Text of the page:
Also, when it comes to thinking about this deal in the context of “if we knew then, what we know now” it’s submental, but in the thread above, when we look at the Anderson trade, then it’s completely legitimate and fascinating, and not at all submental. Got it.
    Glad there’s no double-standard here.

    YF September 7, 2006, 1:45 pm
  • Wow you’re pervicacious.
    I win!

    SF September 7, 2006, 2:10 pm
  • RSN, would you rather have Ramirez at ss and Zito (for the Becket/Lowell money) or Beckett, Lowell, and ? at SS
    Also, for the record, I agree with SF, we cannot say for sure Sanchez would have been good in Boston, for Joe G does not coach there (unless that changes soon) and they have had only minor ‘success’ with the young starters this season

    Seth September 7, 2006, 2:29 pm
  • Seth:
    That should really read:
    Ramirez at SS this year + what, a full year of Kason Gabbard or Dave Pauley or Sanchez, + Youk at third (no Lowell) and Hee Sop Choi at first?
    I don’t think it’s unreasonable to speculate that if the Sox had gone into the season with Ramirez at short, Jon Lester in the rotation from Day 1, Sanchez in the rotation when injuries struck, Marte at third (and no Coco – Stern in Center?! Oy!), Youk at first, no Beckett or Lowell, that the Sox might have been 7 games out long before they got swept by the Yankees. It’s unknown if that would have meant a better 2007 team (there are so many moves yet to come – who’s to say a pitcher like Jason Schmidt or Zito -or this year’s Beckett/salary dump won’t be on the Sox next year), it might have. I am comfortable with the trade, even though it hasn’t been a great year of results.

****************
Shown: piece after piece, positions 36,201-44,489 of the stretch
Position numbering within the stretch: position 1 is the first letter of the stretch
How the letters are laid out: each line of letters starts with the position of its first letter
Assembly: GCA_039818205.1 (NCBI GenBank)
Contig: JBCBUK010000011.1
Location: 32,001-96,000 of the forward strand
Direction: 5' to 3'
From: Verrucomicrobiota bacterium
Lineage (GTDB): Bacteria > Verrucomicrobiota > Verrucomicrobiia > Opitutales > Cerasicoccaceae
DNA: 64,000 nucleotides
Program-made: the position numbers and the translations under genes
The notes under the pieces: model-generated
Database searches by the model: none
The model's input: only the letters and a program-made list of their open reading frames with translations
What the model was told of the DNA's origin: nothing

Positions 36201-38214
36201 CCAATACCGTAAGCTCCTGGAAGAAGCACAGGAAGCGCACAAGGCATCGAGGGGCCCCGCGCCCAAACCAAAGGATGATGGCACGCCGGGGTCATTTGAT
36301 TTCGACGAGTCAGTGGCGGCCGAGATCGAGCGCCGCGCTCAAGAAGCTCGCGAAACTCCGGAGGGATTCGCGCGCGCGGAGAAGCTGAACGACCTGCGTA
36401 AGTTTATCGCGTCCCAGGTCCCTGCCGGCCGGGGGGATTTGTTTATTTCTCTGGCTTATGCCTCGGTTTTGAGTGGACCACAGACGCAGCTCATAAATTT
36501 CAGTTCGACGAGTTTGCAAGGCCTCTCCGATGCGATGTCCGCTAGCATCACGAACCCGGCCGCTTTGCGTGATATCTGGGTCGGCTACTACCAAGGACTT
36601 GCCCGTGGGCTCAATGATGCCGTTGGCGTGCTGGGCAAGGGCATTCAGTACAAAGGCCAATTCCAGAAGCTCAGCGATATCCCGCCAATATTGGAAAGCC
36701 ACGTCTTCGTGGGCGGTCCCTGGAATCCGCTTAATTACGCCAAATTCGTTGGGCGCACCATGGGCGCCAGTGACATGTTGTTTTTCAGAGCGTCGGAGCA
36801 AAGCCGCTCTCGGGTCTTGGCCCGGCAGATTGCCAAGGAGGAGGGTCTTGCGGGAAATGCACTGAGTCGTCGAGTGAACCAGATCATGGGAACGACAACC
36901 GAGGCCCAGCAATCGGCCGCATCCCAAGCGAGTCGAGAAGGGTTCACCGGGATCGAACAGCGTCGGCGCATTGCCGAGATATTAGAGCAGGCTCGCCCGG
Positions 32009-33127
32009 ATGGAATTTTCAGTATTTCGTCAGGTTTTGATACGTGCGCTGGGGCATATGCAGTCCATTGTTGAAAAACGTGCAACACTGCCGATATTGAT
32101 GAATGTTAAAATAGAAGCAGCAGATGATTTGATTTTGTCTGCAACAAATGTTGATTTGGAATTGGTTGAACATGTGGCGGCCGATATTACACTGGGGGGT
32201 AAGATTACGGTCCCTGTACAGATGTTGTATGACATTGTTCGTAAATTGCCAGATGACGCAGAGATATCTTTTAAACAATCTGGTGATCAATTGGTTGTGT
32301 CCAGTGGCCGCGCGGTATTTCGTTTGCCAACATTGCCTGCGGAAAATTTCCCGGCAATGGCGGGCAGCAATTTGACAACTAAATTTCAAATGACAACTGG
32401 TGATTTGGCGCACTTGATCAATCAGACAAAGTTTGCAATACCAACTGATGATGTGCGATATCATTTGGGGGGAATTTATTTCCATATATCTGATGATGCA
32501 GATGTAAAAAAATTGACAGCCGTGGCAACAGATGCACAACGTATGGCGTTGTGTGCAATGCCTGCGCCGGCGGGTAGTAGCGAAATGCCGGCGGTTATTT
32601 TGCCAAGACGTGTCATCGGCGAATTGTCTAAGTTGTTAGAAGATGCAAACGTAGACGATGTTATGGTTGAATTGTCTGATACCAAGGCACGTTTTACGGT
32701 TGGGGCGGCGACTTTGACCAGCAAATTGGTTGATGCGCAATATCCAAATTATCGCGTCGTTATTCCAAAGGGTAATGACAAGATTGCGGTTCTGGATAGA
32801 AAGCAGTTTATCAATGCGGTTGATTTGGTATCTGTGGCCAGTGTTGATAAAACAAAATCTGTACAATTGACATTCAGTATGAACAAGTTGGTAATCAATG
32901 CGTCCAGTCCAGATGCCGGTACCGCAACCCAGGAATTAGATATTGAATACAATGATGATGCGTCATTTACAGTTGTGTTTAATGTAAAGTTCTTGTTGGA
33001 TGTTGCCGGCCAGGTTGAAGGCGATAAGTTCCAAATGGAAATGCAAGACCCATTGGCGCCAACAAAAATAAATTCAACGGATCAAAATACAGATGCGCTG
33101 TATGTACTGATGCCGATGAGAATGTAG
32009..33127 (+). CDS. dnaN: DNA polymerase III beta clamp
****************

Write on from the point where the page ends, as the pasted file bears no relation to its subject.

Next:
The permutations of what ifs are really all over the place.

    SF September 7, 2006, 2:36 pm
  • You forgot something else. They would have a lot of free money this year to either try and get a pitcher to replace pauley/gabbard or spend some money on good relievers who with combination of the young pitchers should equal close to beckett production.
    Also it is easier to get a decent 1B then SS. Say they had Ramirez, Youk and say Sean Casey at first. The compares pretty well to Lowell, Youk, Gonzo.
    I think the red sox would do the trade again right now, knowing what they know about all players. But that does not take away from the fact that they let good players go. Specifically where they had a huge need, at SS (though I do not know the sox farm system and if they have anyone down there)

    Seth September 7, 2006, 2:55 pm
  • I’m screaming and pulling my hair out after reading these posts.
    We all know that you have to give up something to get something. And we all (at least to the best of my memory) have been in agreement all season that the NL is not as strong as the AL.
    With that in mind, I offer the following:
    1. Yankees fans are taking advantage of an extremely small sample size to rub salt in the Red Sox gaping wound
    2. Red Sox fans are being WAY too sensitive about it.
    3. Theo DID make some bad moves this season.